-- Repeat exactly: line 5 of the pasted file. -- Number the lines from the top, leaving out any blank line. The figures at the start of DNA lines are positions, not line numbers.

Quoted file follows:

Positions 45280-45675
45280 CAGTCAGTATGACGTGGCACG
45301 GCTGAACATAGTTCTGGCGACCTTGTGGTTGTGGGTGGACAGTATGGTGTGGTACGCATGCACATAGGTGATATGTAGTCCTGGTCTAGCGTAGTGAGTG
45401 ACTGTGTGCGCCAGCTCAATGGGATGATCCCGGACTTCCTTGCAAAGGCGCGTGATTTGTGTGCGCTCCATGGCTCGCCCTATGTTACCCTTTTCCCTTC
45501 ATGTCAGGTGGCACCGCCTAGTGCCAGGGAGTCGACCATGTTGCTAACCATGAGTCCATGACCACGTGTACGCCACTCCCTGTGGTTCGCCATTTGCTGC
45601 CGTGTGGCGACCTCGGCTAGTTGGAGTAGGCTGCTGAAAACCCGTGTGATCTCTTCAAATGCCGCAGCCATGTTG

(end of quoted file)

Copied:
45501 ATGTCAGGTGGCACCGCCTAGTGCCAGGGAGTCGACCATGTTGCTAACCATGAGTCCATGACCACGTGTACGCCACTCCCTGTGGTTCGCCATTTGCTGC